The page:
(GMM) Max Verstappen says he hopes Formula 1 stewards in Brazil enjoy “good expensive wine” after fining him EUR 50,000 for touching championship rival Lewis Hamilton’s rear wing with his bare hands in Brazil.
The Dutchman said he wasn’t checking the overly wide DRS opening in parc ferme, but testing the wing for excessive flexibility.
“I was just looking at how much their rear wing was flexing,” the Red Bull driver confirmed.
“At a certain speed, it seems like the wing is flexing and of course we all had to change the wings at the beginning of the season, but it seems like something is still backing off on theirs.”
Verstappen’s actions were a breach of the rules, but Mercedes boss Toto Wolff thinks a financial penalty for the Dutchman was sufficient.
“I think he won’t miss the 50,000,” said the Austrian.
Even Red Bull’s Dr Helmut Marko had to agree: “It’s tough, but it won’t make him poor.”
Wolff continued: “Look, in the end he probably didn’t do anything to it (the wing) or have more than a little feel, so that’s ok.
“But it’s a parc ferme violation. I wouldn’t have wanted to have been in the stewards’ shoes.”
Verstappen shrugged off the fine by joking that he hopes the stewards can now afford some “good expensive wine” with their dinner.
“They can invite me. I’ll pay for that too,” he quipped.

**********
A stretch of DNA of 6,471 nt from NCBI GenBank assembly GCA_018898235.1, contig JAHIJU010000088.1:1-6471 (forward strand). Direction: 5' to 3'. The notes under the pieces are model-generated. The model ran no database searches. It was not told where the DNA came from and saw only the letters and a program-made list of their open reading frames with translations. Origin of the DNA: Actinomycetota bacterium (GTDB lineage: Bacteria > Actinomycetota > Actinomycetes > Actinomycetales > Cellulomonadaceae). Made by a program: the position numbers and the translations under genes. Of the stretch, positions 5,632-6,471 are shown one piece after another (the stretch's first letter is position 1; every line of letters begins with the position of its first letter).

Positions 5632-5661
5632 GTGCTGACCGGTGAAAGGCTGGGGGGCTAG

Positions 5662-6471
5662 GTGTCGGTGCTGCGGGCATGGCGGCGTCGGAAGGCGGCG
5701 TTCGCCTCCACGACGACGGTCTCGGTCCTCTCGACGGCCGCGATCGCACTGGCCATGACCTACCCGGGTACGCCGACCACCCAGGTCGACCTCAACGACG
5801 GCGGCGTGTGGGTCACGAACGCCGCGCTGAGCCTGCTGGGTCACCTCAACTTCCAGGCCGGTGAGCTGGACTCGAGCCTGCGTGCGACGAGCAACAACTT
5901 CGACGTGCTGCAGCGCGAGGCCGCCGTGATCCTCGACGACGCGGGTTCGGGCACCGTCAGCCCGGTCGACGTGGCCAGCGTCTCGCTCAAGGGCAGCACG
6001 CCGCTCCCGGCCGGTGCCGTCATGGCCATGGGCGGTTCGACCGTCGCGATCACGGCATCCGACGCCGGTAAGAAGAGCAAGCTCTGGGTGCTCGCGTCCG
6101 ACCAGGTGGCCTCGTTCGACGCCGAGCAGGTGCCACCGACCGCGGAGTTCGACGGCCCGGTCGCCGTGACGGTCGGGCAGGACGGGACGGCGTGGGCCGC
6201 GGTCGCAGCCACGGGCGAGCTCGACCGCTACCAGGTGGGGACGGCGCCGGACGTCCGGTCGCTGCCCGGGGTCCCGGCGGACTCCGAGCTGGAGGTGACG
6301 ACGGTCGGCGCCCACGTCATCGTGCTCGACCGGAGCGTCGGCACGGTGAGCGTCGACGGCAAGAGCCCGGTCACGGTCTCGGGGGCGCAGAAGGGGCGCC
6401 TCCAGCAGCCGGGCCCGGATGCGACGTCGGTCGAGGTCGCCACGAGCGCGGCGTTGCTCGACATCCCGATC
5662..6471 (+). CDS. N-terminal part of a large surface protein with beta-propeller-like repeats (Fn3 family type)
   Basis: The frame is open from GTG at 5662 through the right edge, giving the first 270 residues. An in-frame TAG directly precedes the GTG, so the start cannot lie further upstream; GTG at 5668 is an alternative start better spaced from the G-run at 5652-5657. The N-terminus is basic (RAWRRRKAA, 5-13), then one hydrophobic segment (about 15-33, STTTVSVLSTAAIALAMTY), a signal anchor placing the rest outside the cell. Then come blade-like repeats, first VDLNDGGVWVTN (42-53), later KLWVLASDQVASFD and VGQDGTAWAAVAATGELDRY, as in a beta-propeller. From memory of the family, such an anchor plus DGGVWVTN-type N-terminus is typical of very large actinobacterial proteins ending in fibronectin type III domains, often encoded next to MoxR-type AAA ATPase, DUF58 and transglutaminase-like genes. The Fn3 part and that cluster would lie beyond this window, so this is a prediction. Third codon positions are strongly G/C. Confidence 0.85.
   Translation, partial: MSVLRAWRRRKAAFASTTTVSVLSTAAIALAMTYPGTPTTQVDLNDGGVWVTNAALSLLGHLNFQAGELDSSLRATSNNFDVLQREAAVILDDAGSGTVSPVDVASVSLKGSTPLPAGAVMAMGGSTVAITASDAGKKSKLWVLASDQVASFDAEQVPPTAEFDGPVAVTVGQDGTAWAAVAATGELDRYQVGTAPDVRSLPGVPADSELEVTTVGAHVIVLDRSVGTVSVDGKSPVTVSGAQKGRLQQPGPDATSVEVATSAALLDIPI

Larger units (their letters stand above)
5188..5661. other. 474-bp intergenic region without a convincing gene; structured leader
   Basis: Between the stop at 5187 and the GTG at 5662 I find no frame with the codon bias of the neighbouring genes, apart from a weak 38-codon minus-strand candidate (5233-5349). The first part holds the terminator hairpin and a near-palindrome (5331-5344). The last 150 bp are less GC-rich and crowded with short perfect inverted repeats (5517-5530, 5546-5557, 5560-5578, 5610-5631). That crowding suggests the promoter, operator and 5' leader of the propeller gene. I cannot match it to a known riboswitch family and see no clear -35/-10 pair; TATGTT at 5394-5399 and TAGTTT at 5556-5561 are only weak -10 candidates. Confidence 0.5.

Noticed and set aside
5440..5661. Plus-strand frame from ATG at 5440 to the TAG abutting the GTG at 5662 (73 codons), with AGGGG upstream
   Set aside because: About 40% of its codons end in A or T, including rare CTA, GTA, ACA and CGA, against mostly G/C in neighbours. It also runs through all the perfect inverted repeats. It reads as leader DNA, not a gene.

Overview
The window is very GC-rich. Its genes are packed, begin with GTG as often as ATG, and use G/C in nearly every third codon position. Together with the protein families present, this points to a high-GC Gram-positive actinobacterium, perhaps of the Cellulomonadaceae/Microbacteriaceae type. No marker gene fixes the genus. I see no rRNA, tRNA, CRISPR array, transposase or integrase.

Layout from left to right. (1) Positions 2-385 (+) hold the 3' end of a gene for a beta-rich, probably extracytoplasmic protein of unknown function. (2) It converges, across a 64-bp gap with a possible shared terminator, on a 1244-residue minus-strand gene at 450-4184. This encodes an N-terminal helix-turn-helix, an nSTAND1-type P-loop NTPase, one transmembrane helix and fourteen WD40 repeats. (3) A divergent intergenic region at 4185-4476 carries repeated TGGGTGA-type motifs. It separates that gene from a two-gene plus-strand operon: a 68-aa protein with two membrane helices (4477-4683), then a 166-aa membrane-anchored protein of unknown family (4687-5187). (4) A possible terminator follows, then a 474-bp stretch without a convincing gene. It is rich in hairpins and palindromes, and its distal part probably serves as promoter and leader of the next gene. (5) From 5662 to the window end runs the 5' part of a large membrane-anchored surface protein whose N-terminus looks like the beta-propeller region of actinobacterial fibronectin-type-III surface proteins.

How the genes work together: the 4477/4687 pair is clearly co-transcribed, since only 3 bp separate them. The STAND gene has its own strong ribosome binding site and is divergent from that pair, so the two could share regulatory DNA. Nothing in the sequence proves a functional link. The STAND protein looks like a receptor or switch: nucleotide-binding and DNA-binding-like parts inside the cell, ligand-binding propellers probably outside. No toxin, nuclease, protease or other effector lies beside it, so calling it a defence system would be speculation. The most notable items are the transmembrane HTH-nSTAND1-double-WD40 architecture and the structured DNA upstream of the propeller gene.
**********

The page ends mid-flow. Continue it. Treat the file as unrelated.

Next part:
As for Verstappen’s boss Christian Horner, he played down any suggestion Mercedes had been caught red-handed with an intentionally large DRS opening.
“You don’t design something to break the regulations on purpose,” he admitted, “but it shows that they are on the limit. They are being pushed this year and we are enjoying it.”
Wolff, though, suspects that the politics of the championship finale are now spilling out beyond just the Red Bull and Mercedes spat.
“The timing and the severity of the reaction shocked us,” he said of Hamilton’s disqualification. “We did not expect the world championship to be interfered with before this guillotine fell.
“In this case, the usual modus operandi was abandoned, maybe under pressure from another stakeholder. The stewards don’t always have the full picture of the world championship in view.”
Horner, meanwhile, rejects the notion that Red Bull should not have pushed the matter, insisting that Mercedes’ top speeds at Interlagos have been “breathtaking”.
“Hamilton is 22kph faster than us. He was flying past the other cars as if they were parked,” he said.